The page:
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Volume 18 Supplement 1

19th Annual SCMR Scientific Sessions

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Correcting T2* effects in the myocardial perfusion arterial input function avoids overestimation of myocardial blood flow


Quantitative myocardial perfusion imaging requires correct measurement of arterial Gd concentration as the input function (AIF). An underestimation of AIF Gd concentration will lead to overestimation of myocardial blood flow (MBF). One source of this underestimation is the T2* effect due to high Gd concentration in the AIF measurement. Despite the short echo time (0.65 ms) used in the dual sequence approach specifically designed to avoid T2* loss, we have found significant loss remains at peak concentrations (5-10 mmol/l). To correct this signal loss in the AIF, a conventional dual sequence AIF acquisition [1] is modified to acquire two echoes per phase encode. The T2* effect can be corrected by modeling the exponential decay between two echoes. To validate the influences of T2* on the MBF estimates, pixel-wise MBF maps are computed using the Gadgetron [2] based inline perfusion flow mapping. For both rest and stress perfusion, the MBF values are compared with or without AIF T2* correction.


To validate the hypothesis that T2* effect in the perfusion AIF measurement is not negligible, the AIF acquisition was modified to acquire two echoes at different echo times. Parallel imaging (R = 2) was used to maintain a short imaging duration and is applied to reconstruct two images corresponding to two echo times. These two images were combined to correct for T2* effect by utilizing exponential decay and a novel adaptive algorithm to avoid corruption of the low intensity baseline periods. The T2* corrected image were converted into the Gd concentration and input for the MBF estimation. MBF maps with or without T2* AIF correction were computed for N = 8 stress/rest perfusion studies using our standard saturation recovery dual-sequence imaging protocols with FLASH readout: for AIF, echo times 0.65/1.65 ms, flip angle, interleaved parallel acceleration R = 2, acquired matrix 64 × 36; for myocardial perfusion imaging, 14° flip angle, FOV 360 × 270 mm2, 8 mm slice thickness, 3 SAX slices, interleaved parallel acceleration R = 3, acquired matrix 192 × 111, ¾ partial Fourier, temporal resolution 53 ms. Pixel-wise MBF maps were computed inline using a two compartment model. All patient studies were approved by local IRB with written consent. Imaging experiments were performed on a 3T clinical MRI system (MAGNETOM Skyra, Siemens). The administered Gd dose (Gadavist) was 0.075 mmol/kg (FLASH) with an infusion rate of 2 ml/s.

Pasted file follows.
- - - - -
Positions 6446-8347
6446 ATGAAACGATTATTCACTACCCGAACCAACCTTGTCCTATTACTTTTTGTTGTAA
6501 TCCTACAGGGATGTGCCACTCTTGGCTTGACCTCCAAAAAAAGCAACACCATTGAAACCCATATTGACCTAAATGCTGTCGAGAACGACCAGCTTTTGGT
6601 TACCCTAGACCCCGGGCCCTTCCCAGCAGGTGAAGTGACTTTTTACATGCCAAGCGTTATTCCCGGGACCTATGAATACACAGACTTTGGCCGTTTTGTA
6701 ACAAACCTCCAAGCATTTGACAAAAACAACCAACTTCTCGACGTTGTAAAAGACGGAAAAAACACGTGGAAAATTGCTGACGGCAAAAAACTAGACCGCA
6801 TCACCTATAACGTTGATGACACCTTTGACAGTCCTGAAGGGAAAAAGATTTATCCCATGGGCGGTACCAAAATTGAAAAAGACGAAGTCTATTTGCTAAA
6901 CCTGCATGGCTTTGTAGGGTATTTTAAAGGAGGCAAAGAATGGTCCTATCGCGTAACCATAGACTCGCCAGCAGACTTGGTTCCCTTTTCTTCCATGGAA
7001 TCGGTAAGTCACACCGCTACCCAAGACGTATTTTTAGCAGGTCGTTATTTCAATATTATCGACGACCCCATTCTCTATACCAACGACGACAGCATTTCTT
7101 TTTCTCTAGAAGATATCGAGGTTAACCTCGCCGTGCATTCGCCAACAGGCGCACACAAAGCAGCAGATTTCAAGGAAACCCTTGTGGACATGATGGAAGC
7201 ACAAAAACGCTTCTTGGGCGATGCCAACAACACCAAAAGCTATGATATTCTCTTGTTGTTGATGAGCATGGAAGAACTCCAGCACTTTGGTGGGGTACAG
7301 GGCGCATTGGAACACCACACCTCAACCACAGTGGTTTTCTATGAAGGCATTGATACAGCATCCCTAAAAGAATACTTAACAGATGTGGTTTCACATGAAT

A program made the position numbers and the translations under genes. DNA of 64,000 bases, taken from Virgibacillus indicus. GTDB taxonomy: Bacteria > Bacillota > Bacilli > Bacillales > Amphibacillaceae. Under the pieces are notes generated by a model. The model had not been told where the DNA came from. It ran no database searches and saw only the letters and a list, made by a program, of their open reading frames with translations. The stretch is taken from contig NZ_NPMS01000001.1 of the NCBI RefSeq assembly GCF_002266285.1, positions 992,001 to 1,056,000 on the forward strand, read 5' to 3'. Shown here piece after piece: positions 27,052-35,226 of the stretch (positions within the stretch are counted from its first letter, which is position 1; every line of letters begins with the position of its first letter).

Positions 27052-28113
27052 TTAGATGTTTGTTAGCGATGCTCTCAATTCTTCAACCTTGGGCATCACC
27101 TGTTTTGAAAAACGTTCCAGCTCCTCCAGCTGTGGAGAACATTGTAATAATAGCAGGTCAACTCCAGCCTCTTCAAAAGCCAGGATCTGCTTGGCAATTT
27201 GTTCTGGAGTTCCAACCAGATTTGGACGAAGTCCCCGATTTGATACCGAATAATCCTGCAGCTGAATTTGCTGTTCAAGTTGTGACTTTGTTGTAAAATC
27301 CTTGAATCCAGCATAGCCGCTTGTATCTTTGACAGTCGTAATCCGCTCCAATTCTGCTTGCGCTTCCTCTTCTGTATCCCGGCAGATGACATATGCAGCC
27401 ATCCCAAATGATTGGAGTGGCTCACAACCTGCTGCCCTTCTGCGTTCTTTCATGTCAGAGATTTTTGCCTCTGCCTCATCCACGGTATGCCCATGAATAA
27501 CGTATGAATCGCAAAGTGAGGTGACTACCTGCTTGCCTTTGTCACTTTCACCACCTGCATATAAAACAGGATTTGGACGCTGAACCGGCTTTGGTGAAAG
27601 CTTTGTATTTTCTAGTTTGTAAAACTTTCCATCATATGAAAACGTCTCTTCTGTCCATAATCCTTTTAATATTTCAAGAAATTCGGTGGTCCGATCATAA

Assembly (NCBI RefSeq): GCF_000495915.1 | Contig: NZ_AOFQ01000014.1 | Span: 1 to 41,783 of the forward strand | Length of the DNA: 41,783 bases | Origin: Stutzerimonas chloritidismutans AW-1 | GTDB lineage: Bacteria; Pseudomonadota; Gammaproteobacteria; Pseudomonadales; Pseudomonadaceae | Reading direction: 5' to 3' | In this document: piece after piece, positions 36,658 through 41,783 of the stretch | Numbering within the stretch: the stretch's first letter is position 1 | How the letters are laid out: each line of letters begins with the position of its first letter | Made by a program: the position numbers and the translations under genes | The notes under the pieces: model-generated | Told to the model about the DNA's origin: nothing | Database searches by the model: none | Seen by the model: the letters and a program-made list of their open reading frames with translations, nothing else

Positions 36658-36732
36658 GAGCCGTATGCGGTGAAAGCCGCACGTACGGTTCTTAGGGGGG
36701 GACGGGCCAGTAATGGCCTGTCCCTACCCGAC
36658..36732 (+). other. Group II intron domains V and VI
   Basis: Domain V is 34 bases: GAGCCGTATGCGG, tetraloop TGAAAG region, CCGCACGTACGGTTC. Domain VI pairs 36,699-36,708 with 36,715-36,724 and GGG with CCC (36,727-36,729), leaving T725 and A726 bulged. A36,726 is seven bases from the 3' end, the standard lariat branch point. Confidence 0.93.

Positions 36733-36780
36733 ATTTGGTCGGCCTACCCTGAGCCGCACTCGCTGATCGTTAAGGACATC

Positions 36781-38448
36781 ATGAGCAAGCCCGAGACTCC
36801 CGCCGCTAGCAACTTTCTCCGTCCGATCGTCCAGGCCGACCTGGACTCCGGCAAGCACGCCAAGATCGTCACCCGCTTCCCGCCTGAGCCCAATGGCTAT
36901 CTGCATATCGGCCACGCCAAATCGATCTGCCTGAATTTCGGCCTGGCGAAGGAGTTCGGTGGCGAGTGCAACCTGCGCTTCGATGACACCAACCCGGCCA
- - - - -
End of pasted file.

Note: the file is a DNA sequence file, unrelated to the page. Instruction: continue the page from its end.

An example of rest/stress perfusion studies (Figure 1) plots the AIF signal before and after T2* correction. The corresponding flow maps illustrate the overestimation of MBF if T2* effect is not corrected. Mean MBF overestimates (Figure 2) caused by uncorrected AIF are 9.1 ± 4.9% and 11.1 ± 5.8% for stress and rest, respectively.

Figure 1
figure 1

A stress FLASH perfusion study. The AIF time intensity curves are shown in (a) for the first and second echo. The curve after T2* correction is also plotted, highlighting the underestimation of AIF if T2* effects are not corrected. The pixel-wise MBF maps are shown in (b-d) for T2) corrected AIF and (e-g) for the uncorrected AIF curve. The underestimated AIF Gd concentration leads to overestimated MBFs. For the three ROIs, the MBF values (ml/min/g) with and without T2* correction are 2.22 ± 0.49, 2.01 ± 0.56, 2.03 ± 5.6, 2.34 ± 0.66.

Figure 2
figure 2

Comparison of MBF estimates with and without T2* correction on AIF. Pixel-wise MBF maps were computed using a two compartment model deconvolution. The mean MBF values for all FLASH rest/stress cases are 0.96 ± 0.16/2.80 ± 0.39 with T2* correction and 1.07 ± 0.22/3.04 ± 0.37 without T2* correction. Significant differences were found for the FLASH studies (t-test, p-value, rest/stress: 0.053/0.030).


We validated the hypothesis that T2* effects in the perfusion AIF measurement can lead to significant overestimation of quantitative myocardial flow estimates.


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Xue, H., Hansen, M.S., Nielles-Vallespin, S. et al. Correcting T2* effects in the myocardial perfusion arterial input function avoids overestimation of myocardial blood flow. J Cardiovasc Magn Reson 18 (Suppl 1), Q14 (2016).

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